Potter — Monarchs of the Renaissance (Albright)

Philip J. Potter

Monarchs of the Renaissance: The Lives and Reigns of 42 European Kings and Queens

Jefferson, South Carolina: McFarland, 2012. 351pp. $40.00. ISBN 0-7864-6806-5.

On the back cover of this book, there is a quotation that is belied by the content of this work: “During the Renaissance, the monarchy became the dominant ruling power in Europe.” In this series of royal biographical sketches, Philip Potter (who previously wrote a similar volume on 31 Gothic Kings of Britain between 1016 and 1399), writes about 42 monarchs[1] of England, Scotland, France, Spain, and the Holy Roman Empire between 1400 and 1580. Even though this is a book about the Renaissance, and even though the education and cultural achievements of these monarchs are mentioned, the book is primarily a work of political history.

As such, what this volume spends most of its time wrestling with are the political and military business of these monarchs. Rather than showing how powerful the monarchy became during the time of the Renaissance, the book shows (or implicitly argues) over and over again the dependence of the power of the monarch on the personal qualities of the monarch and their supporters. For example, of the death of James IV of Scotland, Potter writes: “James, Duke of Rothesay, the seventeen-month-old and only surviving son of James IV, was readily recognized as successor and Scotland again faced the uncertainty and weak government of a long regency period” (p. 139). Of Queen Joanna of Spain, Potter writes: “Queen Joanna died on April 12, 1555, at age seventy-five, isolated and forgotten. She had been held captive for fifty years to ensure the Spanish rule of her husband, father, and son” (p. 273). And of Frederick III of Habsburg, Potter writes: “The third Renaissance sovereign’s regime was beset with ineptness, creating a loss of imperial prestige and power, as the secular and ecclesiastic princes increasingly asserted their autonomous rule” (p. 297). Far from showing the power and glory of these monarchs, Potter shows their weakness and insecurity.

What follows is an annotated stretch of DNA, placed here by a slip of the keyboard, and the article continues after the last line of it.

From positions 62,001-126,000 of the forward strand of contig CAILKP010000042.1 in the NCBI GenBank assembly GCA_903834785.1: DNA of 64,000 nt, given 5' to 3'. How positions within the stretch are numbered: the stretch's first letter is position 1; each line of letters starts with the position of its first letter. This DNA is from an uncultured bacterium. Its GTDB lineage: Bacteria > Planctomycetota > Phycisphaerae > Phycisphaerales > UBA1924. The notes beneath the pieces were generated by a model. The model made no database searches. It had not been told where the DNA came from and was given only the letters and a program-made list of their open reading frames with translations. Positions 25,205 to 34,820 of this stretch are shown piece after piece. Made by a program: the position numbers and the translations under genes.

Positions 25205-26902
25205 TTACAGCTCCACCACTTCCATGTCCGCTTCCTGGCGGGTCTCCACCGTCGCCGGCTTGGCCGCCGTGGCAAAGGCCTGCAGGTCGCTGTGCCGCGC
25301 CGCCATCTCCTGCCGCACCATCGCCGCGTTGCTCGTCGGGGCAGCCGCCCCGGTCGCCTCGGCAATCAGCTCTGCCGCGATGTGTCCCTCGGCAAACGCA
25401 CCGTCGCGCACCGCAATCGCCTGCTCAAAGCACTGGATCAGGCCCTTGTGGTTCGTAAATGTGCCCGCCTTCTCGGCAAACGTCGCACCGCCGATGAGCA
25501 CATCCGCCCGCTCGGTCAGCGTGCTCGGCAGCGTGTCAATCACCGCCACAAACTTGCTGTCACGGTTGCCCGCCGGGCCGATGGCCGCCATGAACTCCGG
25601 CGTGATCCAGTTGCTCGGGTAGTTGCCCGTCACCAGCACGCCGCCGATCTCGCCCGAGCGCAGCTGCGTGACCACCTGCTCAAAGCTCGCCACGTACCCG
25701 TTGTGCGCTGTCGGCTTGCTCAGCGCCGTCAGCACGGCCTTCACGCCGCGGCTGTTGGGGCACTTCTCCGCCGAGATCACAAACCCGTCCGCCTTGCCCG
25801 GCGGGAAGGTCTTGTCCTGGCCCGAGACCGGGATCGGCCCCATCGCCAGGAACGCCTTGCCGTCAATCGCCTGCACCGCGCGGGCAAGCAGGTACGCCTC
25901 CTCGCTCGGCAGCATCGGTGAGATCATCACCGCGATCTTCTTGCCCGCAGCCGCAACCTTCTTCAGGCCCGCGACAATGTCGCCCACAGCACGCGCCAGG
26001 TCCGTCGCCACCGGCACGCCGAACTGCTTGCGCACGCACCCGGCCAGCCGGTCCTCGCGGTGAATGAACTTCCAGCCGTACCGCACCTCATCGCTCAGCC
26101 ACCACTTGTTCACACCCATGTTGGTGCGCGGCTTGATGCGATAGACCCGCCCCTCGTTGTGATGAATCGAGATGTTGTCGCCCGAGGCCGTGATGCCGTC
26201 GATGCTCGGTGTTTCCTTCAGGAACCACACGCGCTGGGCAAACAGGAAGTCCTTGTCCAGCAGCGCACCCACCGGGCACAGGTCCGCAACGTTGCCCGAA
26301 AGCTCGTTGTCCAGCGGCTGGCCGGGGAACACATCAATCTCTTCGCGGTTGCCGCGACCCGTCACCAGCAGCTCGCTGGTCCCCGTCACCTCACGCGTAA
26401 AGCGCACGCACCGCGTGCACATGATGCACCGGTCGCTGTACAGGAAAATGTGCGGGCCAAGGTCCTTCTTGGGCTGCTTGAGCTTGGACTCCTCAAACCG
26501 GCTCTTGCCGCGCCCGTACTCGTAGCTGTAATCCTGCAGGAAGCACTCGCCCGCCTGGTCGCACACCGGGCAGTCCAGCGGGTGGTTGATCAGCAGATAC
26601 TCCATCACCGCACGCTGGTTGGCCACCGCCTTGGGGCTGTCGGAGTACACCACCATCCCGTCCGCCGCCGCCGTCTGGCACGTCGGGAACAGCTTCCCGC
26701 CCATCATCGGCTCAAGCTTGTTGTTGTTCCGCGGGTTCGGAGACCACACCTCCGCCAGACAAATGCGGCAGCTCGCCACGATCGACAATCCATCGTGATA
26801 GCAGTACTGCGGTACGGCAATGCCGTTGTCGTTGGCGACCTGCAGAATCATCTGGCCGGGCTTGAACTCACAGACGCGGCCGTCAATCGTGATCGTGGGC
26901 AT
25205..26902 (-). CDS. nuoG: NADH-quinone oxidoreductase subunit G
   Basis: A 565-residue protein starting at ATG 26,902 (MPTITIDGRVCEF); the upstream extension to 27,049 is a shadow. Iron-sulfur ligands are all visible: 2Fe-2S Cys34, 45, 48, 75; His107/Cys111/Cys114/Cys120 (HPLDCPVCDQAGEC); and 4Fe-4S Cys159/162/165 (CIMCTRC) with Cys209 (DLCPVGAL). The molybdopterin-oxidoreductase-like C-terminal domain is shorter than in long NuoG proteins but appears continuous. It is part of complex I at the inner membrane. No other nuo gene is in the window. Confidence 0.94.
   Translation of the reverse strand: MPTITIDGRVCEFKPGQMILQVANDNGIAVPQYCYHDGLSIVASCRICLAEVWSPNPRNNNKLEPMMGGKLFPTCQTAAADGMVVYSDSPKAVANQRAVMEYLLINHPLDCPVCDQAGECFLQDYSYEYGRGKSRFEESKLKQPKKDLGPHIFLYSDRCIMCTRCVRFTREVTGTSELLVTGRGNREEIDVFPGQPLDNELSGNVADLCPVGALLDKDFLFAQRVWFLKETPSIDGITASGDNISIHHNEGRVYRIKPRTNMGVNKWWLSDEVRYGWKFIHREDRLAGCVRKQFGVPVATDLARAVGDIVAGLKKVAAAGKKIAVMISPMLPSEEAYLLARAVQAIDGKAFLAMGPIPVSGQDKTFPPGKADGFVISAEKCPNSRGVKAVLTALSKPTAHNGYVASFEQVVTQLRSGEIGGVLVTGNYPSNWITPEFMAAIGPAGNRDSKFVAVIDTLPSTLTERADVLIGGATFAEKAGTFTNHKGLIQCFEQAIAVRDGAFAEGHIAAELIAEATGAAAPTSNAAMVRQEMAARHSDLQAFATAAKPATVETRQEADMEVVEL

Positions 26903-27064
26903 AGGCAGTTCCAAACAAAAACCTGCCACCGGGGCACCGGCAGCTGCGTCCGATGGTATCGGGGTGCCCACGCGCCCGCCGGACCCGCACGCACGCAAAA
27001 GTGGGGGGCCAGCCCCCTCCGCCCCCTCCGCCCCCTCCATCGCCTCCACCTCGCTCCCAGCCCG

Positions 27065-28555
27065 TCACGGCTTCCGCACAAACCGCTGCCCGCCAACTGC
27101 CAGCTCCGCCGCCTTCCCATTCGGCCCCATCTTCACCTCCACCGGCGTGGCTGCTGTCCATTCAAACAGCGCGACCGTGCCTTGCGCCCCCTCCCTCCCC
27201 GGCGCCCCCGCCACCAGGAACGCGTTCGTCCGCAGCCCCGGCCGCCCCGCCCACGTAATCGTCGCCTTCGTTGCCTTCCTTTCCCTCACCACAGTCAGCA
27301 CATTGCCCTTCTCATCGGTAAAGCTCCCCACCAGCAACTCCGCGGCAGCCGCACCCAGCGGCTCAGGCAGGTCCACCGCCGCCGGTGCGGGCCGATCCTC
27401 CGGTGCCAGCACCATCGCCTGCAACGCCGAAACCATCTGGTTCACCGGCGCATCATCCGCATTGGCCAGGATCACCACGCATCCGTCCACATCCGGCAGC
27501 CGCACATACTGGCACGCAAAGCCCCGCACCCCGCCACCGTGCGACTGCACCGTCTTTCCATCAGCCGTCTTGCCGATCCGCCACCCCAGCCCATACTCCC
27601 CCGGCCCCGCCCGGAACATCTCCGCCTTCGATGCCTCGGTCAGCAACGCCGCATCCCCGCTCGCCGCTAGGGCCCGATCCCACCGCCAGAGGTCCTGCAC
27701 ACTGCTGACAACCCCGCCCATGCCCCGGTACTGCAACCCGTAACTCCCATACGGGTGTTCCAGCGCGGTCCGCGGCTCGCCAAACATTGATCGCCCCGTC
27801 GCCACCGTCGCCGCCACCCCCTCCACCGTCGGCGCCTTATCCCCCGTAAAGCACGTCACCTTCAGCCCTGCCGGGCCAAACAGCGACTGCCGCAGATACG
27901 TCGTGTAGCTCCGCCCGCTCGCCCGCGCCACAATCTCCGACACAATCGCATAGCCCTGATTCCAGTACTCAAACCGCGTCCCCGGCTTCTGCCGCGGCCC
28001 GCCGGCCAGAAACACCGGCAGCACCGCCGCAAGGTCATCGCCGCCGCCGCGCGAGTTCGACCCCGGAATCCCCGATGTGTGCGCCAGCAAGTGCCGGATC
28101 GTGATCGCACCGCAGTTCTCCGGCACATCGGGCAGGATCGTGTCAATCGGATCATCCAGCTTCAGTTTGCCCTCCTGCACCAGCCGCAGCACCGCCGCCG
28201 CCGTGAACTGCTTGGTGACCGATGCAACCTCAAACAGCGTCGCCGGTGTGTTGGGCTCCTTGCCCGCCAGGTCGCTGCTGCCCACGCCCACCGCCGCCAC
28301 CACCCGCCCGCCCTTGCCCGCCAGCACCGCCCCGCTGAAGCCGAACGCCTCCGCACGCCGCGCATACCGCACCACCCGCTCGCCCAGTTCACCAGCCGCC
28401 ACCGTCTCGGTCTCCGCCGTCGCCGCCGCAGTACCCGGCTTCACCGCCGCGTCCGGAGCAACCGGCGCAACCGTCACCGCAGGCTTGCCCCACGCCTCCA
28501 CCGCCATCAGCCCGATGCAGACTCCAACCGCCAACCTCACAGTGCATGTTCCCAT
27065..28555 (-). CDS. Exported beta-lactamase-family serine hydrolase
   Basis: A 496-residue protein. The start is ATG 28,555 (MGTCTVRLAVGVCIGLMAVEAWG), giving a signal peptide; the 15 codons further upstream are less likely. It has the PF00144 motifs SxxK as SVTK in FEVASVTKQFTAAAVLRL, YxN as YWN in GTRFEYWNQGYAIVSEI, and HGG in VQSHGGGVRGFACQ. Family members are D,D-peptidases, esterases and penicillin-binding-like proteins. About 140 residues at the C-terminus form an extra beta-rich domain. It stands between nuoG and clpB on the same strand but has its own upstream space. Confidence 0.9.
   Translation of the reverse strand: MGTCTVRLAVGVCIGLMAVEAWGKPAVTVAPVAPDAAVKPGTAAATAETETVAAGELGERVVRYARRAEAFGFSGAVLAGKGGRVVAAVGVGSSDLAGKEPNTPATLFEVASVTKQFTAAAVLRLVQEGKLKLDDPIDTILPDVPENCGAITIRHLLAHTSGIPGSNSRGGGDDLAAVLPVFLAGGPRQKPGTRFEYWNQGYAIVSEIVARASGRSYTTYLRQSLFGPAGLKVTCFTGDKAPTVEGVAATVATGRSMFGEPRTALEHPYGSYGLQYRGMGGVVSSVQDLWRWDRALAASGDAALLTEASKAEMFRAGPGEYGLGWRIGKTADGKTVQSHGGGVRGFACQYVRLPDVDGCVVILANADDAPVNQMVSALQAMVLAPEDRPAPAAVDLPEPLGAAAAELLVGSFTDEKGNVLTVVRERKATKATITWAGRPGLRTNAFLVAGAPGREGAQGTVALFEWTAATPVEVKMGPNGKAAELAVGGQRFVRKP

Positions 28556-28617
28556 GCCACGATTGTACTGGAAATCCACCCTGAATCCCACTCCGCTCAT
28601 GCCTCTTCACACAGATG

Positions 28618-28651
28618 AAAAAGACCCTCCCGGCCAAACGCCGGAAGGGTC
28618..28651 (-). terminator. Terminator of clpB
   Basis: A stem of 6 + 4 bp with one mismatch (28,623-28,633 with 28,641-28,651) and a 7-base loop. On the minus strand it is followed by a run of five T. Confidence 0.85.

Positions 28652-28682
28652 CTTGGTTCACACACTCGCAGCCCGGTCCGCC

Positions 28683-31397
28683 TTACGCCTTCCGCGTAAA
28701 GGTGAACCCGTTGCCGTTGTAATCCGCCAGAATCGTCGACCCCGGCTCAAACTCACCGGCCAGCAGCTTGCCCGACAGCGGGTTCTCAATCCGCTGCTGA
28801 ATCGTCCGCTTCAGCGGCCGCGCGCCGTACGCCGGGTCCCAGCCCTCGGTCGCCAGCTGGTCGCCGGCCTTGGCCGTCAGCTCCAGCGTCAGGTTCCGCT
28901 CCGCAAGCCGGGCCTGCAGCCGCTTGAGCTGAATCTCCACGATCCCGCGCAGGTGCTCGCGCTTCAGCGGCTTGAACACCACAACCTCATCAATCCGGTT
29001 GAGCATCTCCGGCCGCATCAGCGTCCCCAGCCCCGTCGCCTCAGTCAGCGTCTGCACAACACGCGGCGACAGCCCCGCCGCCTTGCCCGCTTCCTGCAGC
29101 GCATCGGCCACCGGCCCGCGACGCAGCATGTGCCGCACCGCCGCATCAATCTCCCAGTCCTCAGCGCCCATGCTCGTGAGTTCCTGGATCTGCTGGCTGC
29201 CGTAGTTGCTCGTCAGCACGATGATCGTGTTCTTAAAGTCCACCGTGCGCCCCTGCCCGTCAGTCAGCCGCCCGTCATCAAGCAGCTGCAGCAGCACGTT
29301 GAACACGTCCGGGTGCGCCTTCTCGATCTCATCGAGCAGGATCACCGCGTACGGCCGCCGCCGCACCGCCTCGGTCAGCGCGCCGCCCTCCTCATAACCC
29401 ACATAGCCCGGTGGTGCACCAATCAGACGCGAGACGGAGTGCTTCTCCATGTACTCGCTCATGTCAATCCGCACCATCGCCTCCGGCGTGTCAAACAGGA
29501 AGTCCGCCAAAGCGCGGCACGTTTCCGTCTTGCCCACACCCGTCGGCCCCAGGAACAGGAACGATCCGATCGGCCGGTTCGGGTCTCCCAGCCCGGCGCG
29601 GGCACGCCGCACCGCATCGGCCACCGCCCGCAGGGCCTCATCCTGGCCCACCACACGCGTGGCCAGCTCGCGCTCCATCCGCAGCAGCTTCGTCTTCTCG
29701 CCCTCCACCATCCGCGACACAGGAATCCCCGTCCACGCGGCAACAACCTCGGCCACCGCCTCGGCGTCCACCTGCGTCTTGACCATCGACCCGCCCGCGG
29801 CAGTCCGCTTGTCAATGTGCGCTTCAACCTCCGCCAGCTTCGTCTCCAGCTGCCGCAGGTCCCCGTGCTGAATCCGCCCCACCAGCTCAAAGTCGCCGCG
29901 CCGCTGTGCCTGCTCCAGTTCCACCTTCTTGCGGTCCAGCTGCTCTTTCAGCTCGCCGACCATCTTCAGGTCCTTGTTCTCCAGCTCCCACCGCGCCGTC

Although the claim of the back cover to show the power of these monarchs is belied by the historical record as discussed honestly and openly by Potter in the course of the volume, the book remains of interest to those who share the author’s interest in the political history of the fifteenth and sixteenth centuries, even if the author is a bit arbitrary in assigning those dates to the Renaissance in Western Europe — and also a bit arbitrary in discussing only five western and central European realms, rather than the rulers of other states during the time period, like Poland-Lithuania, Russia, or the Ottoman Empire (or the various rulers of Italy, for that matter). This selection in time and scope of work was probably done in order to focus on those areas that are the most popular and the best known as well as to limit the scope of the work to one volume. Still, the choices appear somewhat arbitrary, and a reader ought to recognize that.